Friday, January 20, 2017

Time To Dream of Clocks

By Ruth Clagan of the Clock Shop Mysteries by Julianne Holmes

Time is so interesting. I'd think that, even if it wasn't my business. My business, in case we haven't met yet, is horology. In layman's terms, I'm a clockmaker. The passion for time, and time pieces, has been passed down from generation to generation. The proclivity toward clockmaker has been part of me for as long as I remember. Visiting my grandparents every summer just fueled the passion. Inheriting their shop, the Cog & Sprocket, has been both an honor and a privilege.
But back to my ruminations on time. These dark days of winter slow down time a bit, at least for me. Since I live and work in my shop, I don't get out much. If I run out of food, I go down the road to the Corner Market to stock up. More likely, I go by the Sleeping Latte and get a meal. I always try and pay, but the Moira Reed won't let me. And then she always puts an extra cookie in my bag for later.
One great thing about these long days? Plenty of time to work. Fixing clocks, or rebuilding them, takes a lot of concentration. You can do everything right, and they don't keep time perfectly. So you have to go in, add weight, tighten this, replace that, until it works. The work for me is about precision. Precision requires patience. And time.
I think about time, and the idea of tracking it, a lot. When I was a little girl I remember my grandfather struggling with a beautiful old longcase clock that hadn't worked in years.
"Close enough is good enough," his friend Grover Winters has said when he brought it in. "I just want to see her running again. I'll happily adjust the hands a minute or two on winding day."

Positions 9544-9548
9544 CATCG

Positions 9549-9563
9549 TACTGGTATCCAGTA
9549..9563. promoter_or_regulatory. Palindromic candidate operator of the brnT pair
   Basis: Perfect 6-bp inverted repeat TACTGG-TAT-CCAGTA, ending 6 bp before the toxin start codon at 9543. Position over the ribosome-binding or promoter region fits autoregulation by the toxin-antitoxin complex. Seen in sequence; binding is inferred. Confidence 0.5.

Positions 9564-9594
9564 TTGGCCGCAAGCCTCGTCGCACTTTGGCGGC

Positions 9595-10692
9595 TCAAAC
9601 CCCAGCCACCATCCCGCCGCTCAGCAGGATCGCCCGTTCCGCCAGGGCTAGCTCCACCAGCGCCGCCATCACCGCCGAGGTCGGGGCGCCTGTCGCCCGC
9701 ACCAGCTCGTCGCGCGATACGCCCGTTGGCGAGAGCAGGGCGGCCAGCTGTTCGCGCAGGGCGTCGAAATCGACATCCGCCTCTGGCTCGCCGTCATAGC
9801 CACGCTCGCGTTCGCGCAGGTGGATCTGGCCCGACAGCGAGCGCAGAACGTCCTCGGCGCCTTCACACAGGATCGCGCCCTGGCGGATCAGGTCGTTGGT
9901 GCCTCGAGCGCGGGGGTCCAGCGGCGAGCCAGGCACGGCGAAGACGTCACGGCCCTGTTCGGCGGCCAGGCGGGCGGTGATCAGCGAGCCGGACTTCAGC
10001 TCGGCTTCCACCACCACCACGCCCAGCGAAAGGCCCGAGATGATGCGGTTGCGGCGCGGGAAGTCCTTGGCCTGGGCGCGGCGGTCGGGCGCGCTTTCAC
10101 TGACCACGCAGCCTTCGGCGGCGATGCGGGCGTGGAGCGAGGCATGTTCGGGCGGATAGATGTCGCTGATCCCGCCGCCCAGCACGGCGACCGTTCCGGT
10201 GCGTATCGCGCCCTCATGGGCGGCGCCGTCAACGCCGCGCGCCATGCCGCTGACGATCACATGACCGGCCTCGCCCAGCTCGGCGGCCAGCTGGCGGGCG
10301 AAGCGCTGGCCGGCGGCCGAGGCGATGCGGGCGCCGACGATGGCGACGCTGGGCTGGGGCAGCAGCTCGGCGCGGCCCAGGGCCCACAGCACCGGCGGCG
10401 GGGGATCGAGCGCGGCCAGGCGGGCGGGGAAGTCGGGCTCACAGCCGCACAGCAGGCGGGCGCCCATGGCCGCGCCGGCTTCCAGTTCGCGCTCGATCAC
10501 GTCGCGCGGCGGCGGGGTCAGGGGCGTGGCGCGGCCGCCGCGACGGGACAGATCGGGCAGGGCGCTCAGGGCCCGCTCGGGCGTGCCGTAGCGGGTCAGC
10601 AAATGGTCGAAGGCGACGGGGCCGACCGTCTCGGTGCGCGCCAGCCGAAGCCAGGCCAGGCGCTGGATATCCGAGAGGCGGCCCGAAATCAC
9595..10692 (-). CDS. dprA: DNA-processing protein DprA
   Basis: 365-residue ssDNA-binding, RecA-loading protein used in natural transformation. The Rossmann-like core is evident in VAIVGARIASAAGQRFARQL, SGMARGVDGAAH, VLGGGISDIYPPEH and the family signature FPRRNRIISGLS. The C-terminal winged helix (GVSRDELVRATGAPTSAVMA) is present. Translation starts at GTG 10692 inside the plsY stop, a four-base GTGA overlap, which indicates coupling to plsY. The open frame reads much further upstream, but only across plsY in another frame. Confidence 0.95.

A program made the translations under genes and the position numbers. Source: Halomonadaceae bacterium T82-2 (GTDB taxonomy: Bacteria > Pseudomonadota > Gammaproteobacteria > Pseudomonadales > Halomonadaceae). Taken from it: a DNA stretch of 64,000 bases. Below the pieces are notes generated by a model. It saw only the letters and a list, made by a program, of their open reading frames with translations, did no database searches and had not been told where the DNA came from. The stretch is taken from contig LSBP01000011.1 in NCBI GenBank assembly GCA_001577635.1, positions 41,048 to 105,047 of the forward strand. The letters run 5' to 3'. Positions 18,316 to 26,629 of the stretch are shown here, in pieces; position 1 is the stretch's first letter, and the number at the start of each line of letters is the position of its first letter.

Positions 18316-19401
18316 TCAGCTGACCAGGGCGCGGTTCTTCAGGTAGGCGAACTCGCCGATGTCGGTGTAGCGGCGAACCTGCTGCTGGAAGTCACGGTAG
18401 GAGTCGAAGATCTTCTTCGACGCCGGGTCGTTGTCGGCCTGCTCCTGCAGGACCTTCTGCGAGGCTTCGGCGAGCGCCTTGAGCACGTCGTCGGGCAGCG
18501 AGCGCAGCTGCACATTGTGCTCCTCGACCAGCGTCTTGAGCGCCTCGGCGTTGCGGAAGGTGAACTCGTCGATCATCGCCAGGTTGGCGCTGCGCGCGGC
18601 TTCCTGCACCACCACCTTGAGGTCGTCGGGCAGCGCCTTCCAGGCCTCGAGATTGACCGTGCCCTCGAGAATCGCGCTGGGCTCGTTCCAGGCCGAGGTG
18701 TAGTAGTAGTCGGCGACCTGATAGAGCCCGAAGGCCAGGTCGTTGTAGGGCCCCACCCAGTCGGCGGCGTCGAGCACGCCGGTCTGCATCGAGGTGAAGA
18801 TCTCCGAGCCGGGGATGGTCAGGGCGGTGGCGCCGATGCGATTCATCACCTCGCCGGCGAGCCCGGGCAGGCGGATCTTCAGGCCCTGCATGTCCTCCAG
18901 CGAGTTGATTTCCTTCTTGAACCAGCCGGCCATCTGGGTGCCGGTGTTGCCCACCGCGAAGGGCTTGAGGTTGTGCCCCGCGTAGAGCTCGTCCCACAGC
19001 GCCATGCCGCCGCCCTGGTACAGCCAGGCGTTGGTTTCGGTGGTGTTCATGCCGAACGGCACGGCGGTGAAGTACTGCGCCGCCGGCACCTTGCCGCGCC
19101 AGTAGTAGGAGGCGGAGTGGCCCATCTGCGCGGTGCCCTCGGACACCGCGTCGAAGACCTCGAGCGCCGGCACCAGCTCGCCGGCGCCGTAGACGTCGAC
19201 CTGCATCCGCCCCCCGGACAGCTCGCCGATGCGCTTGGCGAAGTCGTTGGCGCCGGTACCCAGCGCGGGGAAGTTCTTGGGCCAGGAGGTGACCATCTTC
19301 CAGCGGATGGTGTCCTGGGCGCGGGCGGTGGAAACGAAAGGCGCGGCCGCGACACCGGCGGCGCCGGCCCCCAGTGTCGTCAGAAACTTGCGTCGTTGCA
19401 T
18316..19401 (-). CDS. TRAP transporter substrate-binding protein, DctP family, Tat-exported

No matter what he did, my grandfather couldn't get the clock to keep perfect time. He finally admitted defeat one Saturday when Grover came in for a visit.
"Maybe she's keeping the time of another place, or planet?" Grover said. The two men laughed, but I've never forgotten the surge in imagination that fueled.
Maybe a slow clock is just perfect somewhere else? And that the clock is a glimpse into that other place?
That's the kind of thinking I do on these long, cold, New England winter days. How about you?

5 comments:

  1. Oh! I love this! My grandfather was a clockmaker. Of course all of use fight over which ones we will get as the older generations pass...not many out there anymore.

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  2. I'm starting to think that I've lost at least a "half a step" at this point in my life. I've even left the stove on twice in the last month or so. Time eventually catches up with all of us. Sometimes with a small kiss and other times with a strong right hook.

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  3. What long cold winter days? It was 80 degrees here in south Louisiana. I had my air conditioner on today.

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  4. Well, now I know what to get my daughter for her birthday (which is coming up, come to think of it). She is nuts about all things time-keeping. Her collection of clocks and watches numbers approximately 50 now, 90% of which are clocks. From where I am, I can see 3 wall clocks, 4 shelf clocks and grandfather clock. Her favorite tee shirt has a picture of the Elizabeth Tower (where Big Ben 'lives') on it. Her favorite place to visit? The clock shop in Danville. :O)

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